But lacking a specific command that explicitly forbids instrumental music (some misconstrue their inferred understandings as God's commands, but this inventing of commands which God has not explicitly made is a dangerous path, which Jesus condemns in Matt 15), one must consider that perhaps this lack of instrumental music is more an accident of history than an intentional design feature.
The "ekklesia" (the "called out ones", the body of Christ, the "church") had its earliest beginnings in the Jewish Temple and Jewish homes and the Jewish synagogues. In these early days, while they were still exclusively Jewish and still doing Jewish things, like meeting in the Temple, like they had done all their lives, they considered themselves as nothing more than Jewish people, the chosen of God, who had finally found the long-awaited Messiah. They weren't something "new"; they were simply Jews who accepted Jesus as the Messiah.
As Jews, these Christians:
- still continued to worship in the Temple (Acts 2:46; 3:1; 5:12, 42; 22:17);
- still thought they were to not associate with non-Jews (Acts 10);
- still participated in Jewish rituals and sacrifices (Acts 21:24-26; 24:18);
- still considered themselves as part of the Jewish sects, such as the Pharisees (Acts 15:5; 23:6);
- still meticulously observed the Mosaic Law (Acts 15:5; 21:24);
- still participated in the great Jewish feasts (Acts 20:16; 24:11).
I don't believe Peter went into the Temple and refused to worship while he was there because of the instrument; if that were the case, I think Luke would have mentioned it. And if he had, it surely would have caused a stir with his fellow Temple-goers, worthy of Luke's mention. It seems to me that Luke's silence on the issue is best explained as Peter simply having no qualms with being in a place of worship wherein instruments were being used.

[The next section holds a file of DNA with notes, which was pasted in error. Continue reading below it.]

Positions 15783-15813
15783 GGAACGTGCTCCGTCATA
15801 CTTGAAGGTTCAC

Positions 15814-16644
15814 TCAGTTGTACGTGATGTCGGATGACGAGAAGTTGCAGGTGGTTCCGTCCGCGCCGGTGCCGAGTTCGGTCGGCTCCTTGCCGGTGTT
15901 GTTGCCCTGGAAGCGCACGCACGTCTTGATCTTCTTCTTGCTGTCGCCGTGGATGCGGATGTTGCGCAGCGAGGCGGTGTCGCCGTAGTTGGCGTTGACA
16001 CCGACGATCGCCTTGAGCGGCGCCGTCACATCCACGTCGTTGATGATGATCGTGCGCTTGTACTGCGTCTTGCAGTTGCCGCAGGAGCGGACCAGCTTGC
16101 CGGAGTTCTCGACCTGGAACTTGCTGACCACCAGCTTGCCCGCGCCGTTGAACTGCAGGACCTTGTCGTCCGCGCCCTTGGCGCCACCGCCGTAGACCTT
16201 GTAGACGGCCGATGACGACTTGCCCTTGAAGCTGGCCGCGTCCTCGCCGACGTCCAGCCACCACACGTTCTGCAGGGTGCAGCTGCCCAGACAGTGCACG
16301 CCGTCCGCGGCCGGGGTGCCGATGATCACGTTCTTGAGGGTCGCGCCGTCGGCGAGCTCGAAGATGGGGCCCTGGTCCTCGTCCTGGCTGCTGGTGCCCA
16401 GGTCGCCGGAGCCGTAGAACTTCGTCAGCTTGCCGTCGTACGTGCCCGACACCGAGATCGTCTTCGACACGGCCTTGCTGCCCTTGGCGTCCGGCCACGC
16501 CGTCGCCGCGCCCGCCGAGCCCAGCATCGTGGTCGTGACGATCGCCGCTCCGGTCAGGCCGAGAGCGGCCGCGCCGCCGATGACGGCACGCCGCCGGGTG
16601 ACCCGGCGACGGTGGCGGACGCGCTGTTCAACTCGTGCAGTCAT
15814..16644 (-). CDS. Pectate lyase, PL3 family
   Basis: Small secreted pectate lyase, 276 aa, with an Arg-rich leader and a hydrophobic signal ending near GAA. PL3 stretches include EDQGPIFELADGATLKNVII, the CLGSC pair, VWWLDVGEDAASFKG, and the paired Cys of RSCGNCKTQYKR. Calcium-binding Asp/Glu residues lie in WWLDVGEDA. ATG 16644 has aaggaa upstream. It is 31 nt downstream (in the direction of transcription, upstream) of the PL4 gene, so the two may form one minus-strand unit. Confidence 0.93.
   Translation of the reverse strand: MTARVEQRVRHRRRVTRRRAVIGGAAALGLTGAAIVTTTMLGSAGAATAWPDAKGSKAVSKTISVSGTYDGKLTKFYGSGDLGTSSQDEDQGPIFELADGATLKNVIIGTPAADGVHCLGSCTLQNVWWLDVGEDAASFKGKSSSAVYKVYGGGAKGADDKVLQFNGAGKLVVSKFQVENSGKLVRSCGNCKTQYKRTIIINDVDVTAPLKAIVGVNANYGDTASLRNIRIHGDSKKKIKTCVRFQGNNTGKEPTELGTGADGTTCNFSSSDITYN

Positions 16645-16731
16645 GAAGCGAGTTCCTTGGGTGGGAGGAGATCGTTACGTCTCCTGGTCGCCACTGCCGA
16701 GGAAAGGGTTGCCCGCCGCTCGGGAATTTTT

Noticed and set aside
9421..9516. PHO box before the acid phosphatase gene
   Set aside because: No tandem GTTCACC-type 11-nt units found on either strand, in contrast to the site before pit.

The same could be said of Paul, who specifically says he "went up to worship in Jerusalem" (Acts 24:11) where his enemies found him, not stirring up trouble, but simply "ritually purified in the temple, without a crowd and without any uproar" (that is, worshiping, not evangelizing - Acts 24:18). It would seem that Paul simply had no qualms with worshiping in a place wherein musical instruments were being used.
By the time the focus moved away from Jerusalem and its Temple, the dominant meeting place was the synagogue, wherein instrumental music was unknown, not because God had forbidden it, but because it was the Jewish tradition from their days as exiles in Babylon, being too sad to play their music (cf Ps 137:1-4; it might also be noted that not only was it tradition to not use instrumental music in the synagogue meetings, the synagogue meeting itself was based on tradition, not on any authorization from God; and yet, Jesus supported this non-authorized tradition as his habit - Luke 4:16). It was this non-instrumental assembly that became the normative model for Christian assemblies by the end of the first century.
So yes, by the time we have any significant records of the habits of Christian assemblies (mostly from outside of the Bible, and mostly after the first century had passed, with only a few hints within the Bible), instrument music was not part of the assemblies, at least in what we might call the mainstream assemblies. But this seems to be more an accident of history than an intentional design from God.
Originally published at: